The way I thought academic life worked was the following: first, you suffer a little as an undergrad, then you go through real suffering as a graduate student, then you get your PhD, find a job, become a real professor, and do anything you want and enjoy yourself for the rest of your life. People might call this vision of academia naive. I prefer to think of it as idealistic.
Now, however, I'm discovering that my long-expected "now-I-can-finally-do-whatever-the-hell-I-please" moment is not supposed to start right now. Or even for a very long time. Or maybe never.
Since I have found a tenure-track job, people are going out of their way to enumerate for me all of the ways I will have to punish myself for six years more to get tenure.
An older, esteemed colleague went on for 30 minutes describing, with a passionate glow of a fellow-martyr in his eyes, all of the humiliations and all of the struggle I will have to undergo on my way to tenure. "And then I will be able to just enjoy myself?" I asked hopefully. "No!" he responded with an ecstatic expression that reminded me of Bernini's St.Theresa. "Then you will want to get the title of Full Professor. And that's really painful."
I didn't ask my kind colleague what is the next coveted goal after that. Simply because even the first two don't convince me. The reason why I chose this profession is because it can give me a lot of free time to think, read, generate ideas, and disseminate them. That's really all I ever wanted to do. "Tenure" and "Full Professor", these words sound nice. But the good thing about academia (maybe the only good thing about it at this point) is that you can avoid the life of somebody who sits boxed in in her cubicle 8 hours a day 5 days a week 50 weeks a year. You can have space and time to grow intellectually at the pace that suits you best. You can have access to that commodity which is most difficult to acquire: leisure.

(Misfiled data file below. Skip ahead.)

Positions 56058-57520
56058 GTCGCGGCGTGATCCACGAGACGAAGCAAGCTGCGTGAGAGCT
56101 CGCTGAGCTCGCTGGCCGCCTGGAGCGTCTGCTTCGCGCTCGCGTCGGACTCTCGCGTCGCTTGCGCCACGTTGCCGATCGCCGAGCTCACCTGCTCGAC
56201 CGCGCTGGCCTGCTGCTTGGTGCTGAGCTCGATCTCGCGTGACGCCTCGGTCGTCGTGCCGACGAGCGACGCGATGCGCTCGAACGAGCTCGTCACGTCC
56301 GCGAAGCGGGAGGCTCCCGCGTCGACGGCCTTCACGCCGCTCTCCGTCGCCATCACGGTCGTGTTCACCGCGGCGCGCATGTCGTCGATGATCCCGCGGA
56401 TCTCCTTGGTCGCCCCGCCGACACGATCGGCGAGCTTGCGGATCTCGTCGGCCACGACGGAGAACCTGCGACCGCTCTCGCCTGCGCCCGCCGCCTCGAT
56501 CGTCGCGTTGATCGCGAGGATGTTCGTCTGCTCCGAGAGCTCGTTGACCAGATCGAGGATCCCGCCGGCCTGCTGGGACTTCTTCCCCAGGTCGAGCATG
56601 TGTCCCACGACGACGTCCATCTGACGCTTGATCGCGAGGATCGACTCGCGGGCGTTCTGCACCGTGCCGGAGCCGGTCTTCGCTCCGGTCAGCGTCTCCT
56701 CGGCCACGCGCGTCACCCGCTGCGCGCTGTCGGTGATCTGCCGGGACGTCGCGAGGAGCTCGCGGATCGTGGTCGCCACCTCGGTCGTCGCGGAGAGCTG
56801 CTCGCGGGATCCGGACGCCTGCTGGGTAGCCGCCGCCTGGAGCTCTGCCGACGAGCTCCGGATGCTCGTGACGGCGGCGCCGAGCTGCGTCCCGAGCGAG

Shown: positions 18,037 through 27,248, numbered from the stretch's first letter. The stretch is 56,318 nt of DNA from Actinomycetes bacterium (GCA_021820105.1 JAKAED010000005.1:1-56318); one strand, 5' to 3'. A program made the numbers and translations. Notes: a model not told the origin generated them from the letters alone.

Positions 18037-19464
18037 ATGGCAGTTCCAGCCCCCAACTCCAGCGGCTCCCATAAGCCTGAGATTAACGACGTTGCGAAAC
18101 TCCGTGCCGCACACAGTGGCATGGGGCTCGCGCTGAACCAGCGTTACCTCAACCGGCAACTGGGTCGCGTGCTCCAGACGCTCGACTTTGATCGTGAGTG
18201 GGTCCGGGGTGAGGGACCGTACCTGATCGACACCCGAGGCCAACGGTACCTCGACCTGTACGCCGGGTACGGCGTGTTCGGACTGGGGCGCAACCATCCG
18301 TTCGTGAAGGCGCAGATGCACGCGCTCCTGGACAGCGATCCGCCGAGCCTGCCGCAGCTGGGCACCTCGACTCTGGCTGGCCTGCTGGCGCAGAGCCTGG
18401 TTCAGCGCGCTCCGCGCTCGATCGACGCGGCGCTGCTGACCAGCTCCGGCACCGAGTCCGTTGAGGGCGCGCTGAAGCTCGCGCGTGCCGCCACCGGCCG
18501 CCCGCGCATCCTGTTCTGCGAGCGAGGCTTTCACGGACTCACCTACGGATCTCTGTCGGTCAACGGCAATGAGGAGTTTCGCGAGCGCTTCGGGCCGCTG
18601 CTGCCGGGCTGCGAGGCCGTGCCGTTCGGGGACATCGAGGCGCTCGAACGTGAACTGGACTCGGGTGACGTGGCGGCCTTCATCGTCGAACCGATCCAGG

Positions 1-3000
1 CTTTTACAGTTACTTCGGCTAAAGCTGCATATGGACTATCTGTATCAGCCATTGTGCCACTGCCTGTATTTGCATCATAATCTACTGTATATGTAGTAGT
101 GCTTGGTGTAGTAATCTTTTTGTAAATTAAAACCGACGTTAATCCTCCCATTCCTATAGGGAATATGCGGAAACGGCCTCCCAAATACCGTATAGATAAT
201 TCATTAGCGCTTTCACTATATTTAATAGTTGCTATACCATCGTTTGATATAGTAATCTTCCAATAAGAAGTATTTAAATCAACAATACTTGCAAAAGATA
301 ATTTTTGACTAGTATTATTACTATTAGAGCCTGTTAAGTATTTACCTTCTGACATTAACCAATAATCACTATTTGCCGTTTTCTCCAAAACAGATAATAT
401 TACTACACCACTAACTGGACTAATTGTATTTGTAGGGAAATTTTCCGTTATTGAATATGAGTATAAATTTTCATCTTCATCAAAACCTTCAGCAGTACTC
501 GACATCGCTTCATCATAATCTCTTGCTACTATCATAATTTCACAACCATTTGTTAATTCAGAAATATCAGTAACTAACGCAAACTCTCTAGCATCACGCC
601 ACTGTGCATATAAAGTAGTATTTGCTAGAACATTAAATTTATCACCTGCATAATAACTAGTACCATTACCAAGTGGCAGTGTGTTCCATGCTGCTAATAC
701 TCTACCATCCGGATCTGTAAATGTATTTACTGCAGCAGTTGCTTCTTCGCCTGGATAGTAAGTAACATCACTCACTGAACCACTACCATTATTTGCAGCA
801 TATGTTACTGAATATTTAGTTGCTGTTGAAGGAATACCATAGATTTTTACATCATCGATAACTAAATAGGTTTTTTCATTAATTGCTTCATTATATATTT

And now I am being told thatI have to waste that precious time trying to meet "the right people" and getting them to like me, creating technologically sophisticated presentations with Powerpoint or some such shit, when I know that the best things I can bring into the classroom and to a conference are my knowledge and my personality, and doing a myriad of silly little things to impress some people "on the tenure committee" that I don't know and most definitely don't care to know. I might have just decided to work selling insurance and saved myself all this trouble.
What bothers me, I guess, is that people automatically assume that wanting tenure is the next big goal. Why should it be, though? Maybe a scholar's goal is to make a significant contribution to her field, create her own theory, come up with a new way of teaching literary theory that will make the students love it. I worry that, for some reason, I never get to discuss these things with my colleagues. We talk about serving on committees, what the dean likes or doesn't like, how to please the chair, how to avoid antagonizing the secretary, where to get travel money, what will impress the tenure committee, like these things matter. But do they?